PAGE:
In my Doc Beck Westerns series, I’m an Omaha Indian woman doctor in the 1890s, though I have no medical background.
With the Choctaw Tribune Historical Fiction series, I live the lives of a Choctaw brother and sister fighting to write the truth in their newspaper (okay, that one I can personally relate to!).
The point is, if we write only our own experiences, ethnicity, and beliefs, how can we truly be writers that deliver well-rounded, entertaining, thought-provoking, earth shaking, keep-you-up-all-night stories?
Our minds are capable of more than writing our own experiences. But with that capability, comes responsibility to handle those stories with care.
The Responsibility of the Writer
No matter the genre, you face having to do your research.
A thriller novel needs to get its fight scenes and logistics right (mostly).
A historical novel set in the Civil War shouldn’t have a tank in it.
Even fantasy requires research as you’re making up new worlds and languages and people groups. (In fact, I have fantasy authors in my digital course, Fiction Writing: American Indians, because they want to avoid stereotyping their population of Indigenous people.)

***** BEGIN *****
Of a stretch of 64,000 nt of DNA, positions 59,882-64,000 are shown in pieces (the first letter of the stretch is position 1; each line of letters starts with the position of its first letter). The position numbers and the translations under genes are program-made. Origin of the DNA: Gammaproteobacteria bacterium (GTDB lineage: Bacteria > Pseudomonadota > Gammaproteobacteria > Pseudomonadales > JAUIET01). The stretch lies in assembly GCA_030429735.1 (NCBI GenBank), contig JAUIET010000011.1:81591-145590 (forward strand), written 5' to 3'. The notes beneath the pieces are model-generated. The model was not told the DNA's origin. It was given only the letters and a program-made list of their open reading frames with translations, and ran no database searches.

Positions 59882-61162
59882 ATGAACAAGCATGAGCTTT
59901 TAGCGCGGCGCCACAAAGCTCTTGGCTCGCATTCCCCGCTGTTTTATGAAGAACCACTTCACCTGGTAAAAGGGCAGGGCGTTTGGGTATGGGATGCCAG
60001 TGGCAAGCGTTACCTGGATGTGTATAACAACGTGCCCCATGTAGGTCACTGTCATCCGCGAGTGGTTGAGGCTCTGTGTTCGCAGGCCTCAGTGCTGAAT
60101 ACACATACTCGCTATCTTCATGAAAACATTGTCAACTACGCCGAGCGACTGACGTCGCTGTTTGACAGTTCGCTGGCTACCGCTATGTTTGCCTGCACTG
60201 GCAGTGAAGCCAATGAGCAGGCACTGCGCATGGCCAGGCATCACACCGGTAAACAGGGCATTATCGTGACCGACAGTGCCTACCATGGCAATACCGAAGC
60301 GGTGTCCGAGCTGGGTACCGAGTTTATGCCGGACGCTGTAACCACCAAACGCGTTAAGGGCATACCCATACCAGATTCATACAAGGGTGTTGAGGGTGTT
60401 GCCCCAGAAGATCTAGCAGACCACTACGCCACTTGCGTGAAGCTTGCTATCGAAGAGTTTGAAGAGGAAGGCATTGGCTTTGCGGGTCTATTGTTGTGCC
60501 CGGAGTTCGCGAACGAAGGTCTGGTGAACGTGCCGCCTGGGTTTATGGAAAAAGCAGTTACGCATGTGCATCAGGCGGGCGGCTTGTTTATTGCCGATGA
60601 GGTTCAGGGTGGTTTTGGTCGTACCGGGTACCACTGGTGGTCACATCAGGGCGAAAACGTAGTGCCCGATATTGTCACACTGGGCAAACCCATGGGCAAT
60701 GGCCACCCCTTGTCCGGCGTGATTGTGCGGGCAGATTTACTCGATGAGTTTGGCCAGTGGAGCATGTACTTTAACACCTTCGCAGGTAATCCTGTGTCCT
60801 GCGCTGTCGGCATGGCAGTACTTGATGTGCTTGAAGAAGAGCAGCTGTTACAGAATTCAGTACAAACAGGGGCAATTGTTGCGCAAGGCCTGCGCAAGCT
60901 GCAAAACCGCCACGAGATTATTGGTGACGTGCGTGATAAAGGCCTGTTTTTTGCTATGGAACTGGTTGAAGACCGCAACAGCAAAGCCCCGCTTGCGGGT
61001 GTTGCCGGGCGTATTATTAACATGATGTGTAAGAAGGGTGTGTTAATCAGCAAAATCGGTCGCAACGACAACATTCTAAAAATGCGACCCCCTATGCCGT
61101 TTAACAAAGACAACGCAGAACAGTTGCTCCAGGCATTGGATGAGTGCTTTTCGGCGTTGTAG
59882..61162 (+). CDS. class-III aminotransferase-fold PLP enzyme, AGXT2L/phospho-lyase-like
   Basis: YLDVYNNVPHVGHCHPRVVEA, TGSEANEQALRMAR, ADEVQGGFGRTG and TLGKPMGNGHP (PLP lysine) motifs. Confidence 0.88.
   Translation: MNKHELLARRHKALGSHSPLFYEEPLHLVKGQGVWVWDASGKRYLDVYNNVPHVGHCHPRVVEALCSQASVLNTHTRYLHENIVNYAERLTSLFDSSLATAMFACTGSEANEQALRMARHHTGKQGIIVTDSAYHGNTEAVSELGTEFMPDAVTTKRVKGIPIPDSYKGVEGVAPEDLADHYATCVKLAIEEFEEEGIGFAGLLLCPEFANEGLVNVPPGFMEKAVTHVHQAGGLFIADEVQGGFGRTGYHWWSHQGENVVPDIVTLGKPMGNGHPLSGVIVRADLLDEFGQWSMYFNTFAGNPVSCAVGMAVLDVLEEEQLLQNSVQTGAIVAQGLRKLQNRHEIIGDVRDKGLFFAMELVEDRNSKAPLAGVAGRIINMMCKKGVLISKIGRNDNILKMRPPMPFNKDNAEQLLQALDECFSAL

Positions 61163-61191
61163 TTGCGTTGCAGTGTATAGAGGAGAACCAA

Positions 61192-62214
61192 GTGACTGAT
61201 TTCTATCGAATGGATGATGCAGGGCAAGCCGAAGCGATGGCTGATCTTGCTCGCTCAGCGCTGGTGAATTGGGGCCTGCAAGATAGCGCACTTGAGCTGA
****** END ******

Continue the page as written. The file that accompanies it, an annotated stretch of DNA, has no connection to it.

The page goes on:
Research is the bedrock of creating a well-received story. That’s why we hear the popular advice of “write what you know.”
If you’re an lawyer, writing a legal thriller wouldn’t take nearly the research as someone who’s never attended a trial.
So you may be thinking that if you’re an American Indian, adding Native characters to your story should be easy.
Not exactly. You still have to do your research to challenge your own knowledge and understanding.
I know of many Natives, especially in the twentieth century, who fell into perpetuating stereotypes because the public expected those images from them. Or they simply did not know their own history and culture. As I said, much has been lost.
So, how much research do you need to conduct when writing about Native Americans?
It depends. There is a sliding scale to the involvement writers have for Native American characters in their story. This ranges from a main character in the midst of a situation directly involving their history and culture…to a side character whose heritage is there, but not foremost in the plot.